The problem is that they have only reached the first stage of knowing, and the MCAT requires three stages of knowing a topic. There are still 2) the application of the material stage (which comes from analyzing many practice questions) and 3) the recognizing it out-of-context stage (which comes from bizarre passages). Without doing tons and tons of passages and then taking time to thoroughly review them, it is very hard to prepare for this exam. While stages 2 and 3 are often time-consuming and possibly even demoralizing, they are absolutely essential to doing well. This next time, you need to set up a schedule that measures passages and questions completed, as opposed to chapters read and videos watched. I would strongly suggest omitting any video review completely.

                                  Thank you very much for your advice! I did spend most of my time trying to memorize the material and when I took the practice tests and scored low, I would get discouraged and go back to memorizing. And I guess you are right about the videos, I noticed that the material I learned by reading from the review books stayed better in my memory than what I watched the videos of. Thanks again!
                                   

                                  wannabedoc1231

                                  Full Member
                                  Oct 16, 2017
                                  14
                                  4
                                  1. Pre-Medical
                                    Anki is a goldmine, but ONLY if you use it correctly. Notecards, as most students think of them, are NOT good. Why? Because they overemphasize memorization, when most MCAT examinees already suffer due to an overemphasis on memorization. However, if you force yourself to master each topic conceptually, meaning that you understand HOW it happens, WHY it happens, HOW it connects/relates to other structures/processes, etc., you will not only retain the information better, but you will be able to apply it more effectively. I insist my students use Anki, but they cannot make simple front/back memorization cards. Instead, I have them author 2-3 "conceptual drill questions" that they can ONLY answer now that they finally understand the topic (and could not before when they had only memorized the related terms). Anki will automatically give you spaced repetition, and if your questions are solidly conceptual in nature, you're essentially guaranteeing yourself high-quality elaborative rehearsal, which maximizes long-term storage. I second what BerkReviewTeach said about taking lots of practice exams, just make sure they are accurate ones, as many are not. Many exams overemphasize/reward memorization and factoid knowledge, which entirely defeats the purpose!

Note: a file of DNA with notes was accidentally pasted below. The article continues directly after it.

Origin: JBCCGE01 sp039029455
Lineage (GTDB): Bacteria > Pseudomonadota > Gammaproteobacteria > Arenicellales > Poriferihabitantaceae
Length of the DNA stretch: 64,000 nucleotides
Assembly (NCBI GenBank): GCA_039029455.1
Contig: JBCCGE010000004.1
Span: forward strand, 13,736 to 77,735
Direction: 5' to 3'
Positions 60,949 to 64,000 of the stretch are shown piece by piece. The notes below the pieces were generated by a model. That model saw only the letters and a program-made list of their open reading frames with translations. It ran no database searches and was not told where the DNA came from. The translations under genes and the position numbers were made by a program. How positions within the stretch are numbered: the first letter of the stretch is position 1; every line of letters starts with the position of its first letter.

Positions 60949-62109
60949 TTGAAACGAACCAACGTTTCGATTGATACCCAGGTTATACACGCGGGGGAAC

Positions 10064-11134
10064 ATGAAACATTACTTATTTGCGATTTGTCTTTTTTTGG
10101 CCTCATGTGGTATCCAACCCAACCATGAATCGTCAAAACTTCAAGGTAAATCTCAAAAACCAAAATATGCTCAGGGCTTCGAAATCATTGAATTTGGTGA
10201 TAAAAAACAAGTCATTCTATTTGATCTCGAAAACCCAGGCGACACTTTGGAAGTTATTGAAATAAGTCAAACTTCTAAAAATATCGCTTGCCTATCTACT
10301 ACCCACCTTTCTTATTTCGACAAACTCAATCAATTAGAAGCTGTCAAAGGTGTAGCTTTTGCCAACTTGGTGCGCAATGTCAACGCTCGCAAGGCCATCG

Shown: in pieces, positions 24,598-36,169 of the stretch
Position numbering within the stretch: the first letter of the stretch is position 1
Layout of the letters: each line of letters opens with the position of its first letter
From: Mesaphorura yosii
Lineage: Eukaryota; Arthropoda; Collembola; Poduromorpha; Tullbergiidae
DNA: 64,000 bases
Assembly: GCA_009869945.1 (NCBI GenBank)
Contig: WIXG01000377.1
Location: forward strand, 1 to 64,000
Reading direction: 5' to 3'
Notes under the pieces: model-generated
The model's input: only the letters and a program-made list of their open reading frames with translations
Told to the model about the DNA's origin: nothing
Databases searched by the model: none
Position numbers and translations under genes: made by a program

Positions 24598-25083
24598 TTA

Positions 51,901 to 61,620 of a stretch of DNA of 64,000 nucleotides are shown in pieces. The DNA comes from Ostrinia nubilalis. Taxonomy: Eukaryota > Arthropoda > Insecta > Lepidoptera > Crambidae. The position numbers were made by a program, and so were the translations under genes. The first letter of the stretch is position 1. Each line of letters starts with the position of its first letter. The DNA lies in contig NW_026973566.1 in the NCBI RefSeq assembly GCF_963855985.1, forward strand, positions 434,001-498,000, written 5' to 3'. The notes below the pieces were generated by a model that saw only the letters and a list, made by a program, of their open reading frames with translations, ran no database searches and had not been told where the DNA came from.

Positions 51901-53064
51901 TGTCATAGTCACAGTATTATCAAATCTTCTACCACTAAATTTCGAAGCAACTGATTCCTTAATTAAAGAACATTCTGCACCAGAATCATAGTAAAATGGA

I get what you are saying about some exams overemphasizing memorization. Kaplan tests do that a lot, and because of which I used to spend most of my time memorizing rather than practicing. Now as I will have enough time, I will be able to understand the material instead of memorizing. Thank you for your advice!